Sunday, December 5, 2010



Spring Has Come: Spanish Lyrical Poetry from the Songbooks of the Renaissance by Alvaro Cardona-Hine
(La Alameda Press / University of New Mexico Press, Albuquerque, 2000)

This is a charming archive of poems from sixteenth-century Spain, presented in both Spanish and English. The inclusion of the Spanish texts (which have “been left as found in the original sources”) allow the reader to view the rhymes they contained; some of the English translations contain rhyme as well, but Cardona-Hine wisely eschewed it where (particularly with the very short, couplet-length lyrics) attempting to incorporate it would have taken the poem far afield from its original meaning and scope.

Cardona-Hine’s selection is notable for its inclusion of lyrics from the points of view of both women and men (Part 1 features poems he believes to be the work of women; Part 2 is “more indeterminate”; Part 3 consists of poems representing the concerns of men; and Part 4 is a mini-anthology unto itself, with three anonymous pieces followed by ten lyrics whose authors are known (Alvarez Pereira, Diego Sanchez de Badajoz, Juan de Timoneda, Juan Alvarez Gato, and Gil Vicente). Most of the pieces are quite short, including the opening salvo:
Besóme el colmenero,
que a la miel me supo el beso.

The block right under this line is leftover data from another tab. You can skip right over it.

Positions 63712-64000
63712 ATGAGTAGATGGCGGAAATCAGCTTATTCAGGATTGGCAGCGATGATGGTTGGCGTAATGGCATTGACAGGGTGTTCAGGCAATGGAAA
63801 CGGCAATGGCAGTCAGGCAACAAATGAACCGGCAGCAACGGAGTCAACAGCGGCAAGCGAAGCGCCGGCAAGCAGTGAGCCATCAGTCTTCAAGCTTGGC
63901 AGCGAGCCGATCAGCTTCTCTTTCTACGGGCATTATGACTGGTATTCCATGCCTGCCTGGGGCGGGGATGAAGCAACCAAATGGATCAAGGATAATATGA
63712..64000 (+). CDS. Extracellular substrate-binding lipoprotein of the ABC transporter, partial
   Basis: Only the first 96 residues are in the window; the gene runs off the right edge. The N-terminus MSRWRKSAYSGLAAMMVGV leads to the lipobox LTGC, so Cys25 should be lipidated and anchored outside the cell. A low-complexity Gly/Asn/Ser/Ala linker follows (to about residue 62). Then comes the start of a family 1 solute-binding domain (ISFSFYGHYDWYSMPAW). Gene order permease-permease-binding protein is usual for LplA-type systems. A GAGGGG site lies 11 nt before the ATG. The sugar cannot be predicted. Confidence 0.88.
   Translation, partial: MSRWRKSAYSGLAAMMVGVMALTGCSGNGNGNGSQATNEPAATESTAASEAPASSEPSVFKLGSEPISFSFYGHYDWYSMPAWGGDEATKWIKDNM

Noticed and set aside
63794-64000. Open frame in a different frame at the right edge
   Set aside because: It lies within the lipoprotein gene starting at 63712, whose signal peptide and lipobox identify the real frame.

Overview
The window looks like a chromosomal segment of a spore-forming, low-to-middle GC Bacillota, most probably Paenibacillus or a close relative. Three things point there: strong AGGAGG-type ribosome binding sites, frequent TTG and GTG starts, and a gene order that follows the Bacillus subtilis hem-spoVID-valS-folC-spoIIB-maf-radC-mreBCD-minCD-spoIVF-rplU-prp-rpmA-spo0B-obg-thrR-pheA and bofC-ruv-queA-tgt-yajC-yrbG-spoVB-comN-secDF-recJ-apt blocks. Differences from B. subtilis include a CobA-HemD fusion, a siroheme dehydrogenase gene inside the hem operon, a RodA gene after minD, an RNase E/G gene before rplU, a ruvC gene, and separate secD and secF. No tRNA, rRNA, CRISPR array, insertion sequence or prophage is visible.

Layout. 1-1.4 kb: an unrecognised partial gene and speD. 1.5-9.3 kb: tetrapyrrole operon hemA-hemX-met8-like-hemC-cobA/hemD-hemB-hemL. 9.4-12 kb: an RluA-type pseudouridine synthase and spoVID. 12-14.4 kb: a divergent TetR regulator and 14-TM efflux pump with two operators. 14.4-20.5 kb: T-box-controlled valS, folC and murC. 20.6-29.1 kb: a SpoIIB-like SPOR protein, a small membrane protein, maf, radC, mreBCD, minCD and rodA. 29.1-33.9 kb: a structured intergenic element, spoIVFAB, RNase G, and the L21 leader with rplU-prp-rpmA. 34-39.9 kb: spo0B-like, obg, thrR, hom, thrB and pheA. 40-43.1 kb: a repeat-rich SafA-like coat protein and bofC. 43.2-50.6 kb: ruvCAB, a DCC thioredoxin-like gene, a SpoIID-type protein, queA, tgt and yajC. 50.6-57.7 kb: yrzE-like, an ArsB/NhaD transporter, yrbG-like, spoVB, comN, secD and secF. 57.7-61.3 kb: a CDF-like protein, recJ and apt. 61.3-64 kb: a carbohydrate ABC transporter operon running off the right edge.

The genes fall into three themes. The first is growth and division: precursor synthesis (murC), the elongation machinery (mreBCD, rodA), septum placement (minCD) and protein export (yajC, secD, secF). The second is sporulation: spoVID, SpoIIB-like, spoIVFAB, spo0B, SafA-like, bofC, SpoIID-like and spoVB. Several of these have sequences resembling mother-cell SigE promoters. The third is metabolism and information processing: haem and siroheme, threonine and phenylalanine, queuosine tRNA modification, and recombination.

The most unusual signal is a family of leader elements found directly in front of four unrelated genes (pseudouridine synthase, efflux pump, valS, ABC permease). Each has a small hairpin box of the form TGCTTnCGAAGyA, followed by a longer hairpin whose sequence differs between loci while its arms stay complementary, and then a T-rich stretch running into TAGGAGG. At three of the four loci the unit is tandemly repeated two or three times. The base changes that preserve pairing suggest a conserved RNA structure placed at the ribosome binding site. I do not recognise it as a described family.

The beekeeper kissed me,
the kiss it tasted like honey.

The emotional range encompasses both despair and triumph, glee and grief. The myth of Proserpina is evoked in “Al coger amapolas, / madre, me perdí; / ¡caras amapolas / fueron para mí!”:
Picking poppies,
Mother, I was lost;
oh the price I had to pay
for those poppies

On the opposite page, the speaker of “De iglesia en iglesia” asserts her independence:
From church to church
I’d rather hop
than wed him and flop.

A similar pairing of opposites occurs on the next two pages, with the first woman lamenting, “Now I’ve tasted love you’d make me a nun? / Oh, God, what an awful blunder!” and the second one declaring, “I’d rather see myself a nun in church / than a wife left in the lurch.”

Some of the poems are blunt as can be, such as “Veo que todos se quejan”: “Everybody complains; / I will die silent.” Others are infused with symbolism, such as “When, but when / will cherries grow on the thistle?” (“¿Cuándo, mas cuándo”) There is the playfully brazen “Perricos de mi señora” – “Pups of my lady, / do not bite me now” – but a few breaths away from the agony-laced “Este coraçón mío”: “This heart / you’ve split open, /find balm for it, lady.” Which, in turn, follows but a few paces after “Páreste a la ventana,” which simultaneously acknowledges both joy and constraint:
Stand by the window, girl,
naked, if you will;
that another such heaven
I shall never have.


Peg Duthie shares a house in Nashville with a tall man, a large dog, and a short piano. She blogs about poetry at Vary the Line and tweets about it now and then (@zirconium).

1 comment:

Londonerr said...

I was searching for the origin of this verse. And now I know.

'The beekeeper kissed me,
the kiss it tasted like honey.'

When I first heard it it was:

'The beekeeper kissed me,
by the taste of the honey
I knew it was he.'

Which sounds very romantic.